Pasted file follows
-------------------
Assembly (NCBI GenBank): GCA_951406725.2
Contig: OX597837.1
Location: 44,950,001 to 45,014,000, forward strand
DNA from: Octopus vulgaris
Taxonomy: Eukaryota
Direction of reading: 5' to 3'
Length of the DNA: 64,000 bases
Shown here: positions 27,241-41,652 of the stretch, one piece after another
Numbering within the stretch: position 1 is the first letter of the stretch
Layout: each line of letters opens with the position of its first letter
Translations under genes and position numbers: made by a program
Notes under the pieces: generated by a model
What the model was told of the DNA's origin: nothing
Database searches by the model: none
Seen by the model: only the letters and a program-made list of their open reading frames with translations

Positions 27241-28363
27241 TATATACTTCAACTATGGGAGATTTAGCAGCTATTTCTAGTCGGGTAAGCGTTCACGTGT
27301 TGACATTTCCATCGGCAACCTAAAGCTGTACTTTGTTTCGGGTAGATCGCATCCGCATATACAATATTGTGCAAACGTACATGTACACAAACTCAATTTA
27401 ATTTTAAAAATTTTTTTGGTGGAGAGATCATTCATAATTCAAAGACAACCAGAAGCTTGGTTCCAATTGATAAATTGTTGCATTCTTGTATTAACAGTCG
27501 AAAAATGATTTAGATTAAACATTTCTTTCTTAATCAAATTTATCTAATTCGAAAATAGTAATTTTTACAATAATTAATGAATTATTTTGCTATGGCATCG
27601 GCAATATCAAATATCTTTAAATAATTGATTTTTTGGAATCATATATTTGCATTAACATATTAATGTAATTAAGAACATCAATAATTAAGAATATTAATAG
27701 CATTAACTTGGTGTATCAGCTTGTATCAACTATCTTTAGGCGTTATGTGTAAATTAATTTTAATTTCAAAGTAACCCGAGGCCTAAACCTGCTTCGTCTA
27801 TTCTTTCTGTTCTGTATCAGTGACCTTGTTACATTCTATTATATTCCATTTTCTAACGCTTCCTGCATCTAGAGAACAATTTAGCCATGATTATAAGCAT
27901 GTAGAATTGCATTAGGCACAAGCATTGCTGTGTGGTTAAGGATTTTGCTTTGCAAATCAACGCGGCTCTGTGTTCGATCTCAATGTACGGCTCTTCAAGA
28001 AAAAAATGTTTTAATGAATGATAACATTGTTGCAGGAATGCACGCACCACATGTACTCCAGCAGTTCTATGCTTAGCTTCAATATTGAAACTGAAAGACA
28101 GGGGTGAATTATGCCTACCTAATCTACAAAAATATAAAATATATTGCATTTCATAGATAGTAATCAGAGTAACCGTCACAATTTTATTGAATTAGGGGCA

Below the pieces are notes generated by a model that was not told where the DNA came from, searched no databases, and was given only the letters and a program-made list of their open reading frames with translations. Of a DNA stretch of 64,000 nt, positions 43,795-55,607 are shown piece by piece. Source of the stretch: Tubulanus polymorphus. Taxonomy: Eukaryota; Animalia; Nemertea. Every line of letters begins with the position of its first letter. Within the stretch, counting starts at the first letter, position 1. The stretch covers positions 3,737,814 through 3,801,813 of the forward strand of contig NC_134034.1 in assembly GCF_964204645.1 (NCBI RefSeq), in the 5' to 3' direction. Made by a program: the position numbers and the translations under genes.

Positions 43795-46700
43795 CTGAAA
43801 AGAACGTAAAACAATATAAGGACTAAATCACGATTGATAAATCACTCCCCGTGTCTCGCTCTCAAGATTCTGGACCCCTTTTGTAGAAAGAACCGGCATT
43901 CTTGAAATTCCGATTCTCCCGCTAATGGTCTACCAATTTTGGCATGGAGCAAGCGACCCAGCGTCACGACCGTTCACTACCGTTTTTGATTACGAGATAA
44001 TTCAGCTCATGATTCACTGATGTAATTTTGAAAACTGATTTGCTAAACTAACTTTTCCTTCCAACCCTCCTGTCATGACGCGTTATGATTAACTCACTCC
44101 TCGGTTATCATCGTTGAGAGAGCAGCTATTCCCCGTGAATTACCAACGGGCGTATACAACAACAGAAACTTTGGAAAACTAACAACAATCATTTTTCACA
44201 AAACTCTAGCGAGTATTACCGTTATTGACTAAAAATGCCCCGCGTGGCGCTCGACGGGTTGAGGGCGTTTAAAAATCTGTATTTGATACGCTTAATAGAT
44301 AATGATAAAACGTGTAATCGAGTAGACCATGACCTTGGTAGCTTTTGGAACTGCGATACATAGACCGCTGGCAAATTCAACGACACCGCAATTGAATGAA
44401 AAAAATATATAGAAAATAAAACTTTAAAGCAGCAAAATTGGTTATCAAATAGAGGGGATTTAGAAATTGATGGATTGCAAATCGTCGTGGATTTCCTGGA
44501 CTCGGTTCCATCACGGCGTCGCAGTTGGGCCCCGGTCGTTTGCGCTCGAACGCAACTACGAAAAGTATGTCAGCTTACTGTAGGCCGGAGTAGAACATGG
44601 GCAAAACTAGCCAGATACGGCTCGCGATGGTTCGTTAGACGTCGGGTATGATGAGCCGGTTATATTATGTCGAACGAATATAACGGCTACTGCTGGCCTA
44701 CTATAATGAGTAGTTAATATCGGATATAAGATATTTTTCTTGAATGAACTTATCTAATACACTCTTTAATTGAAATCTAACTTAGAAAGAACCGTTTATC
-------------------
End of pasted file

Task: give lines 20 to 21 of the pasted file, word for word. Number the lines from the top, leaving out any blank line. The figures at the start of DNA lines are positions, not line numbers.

27501 AAAAATGATTTAGATTAAACATTTCTTTCTTAATCAAATTTATCTAATTCGAAAATAGTAATTTTTACAATAATTAATGAATTATTTTGCTATGGCATCG
27601 GCAATATCAAATATCTTTAAATAATTGATTTTTTGGAATCATATATTTGCATTAACATATTAATGTAATTAAGAACATCAATAATTAAGAATATTAATAG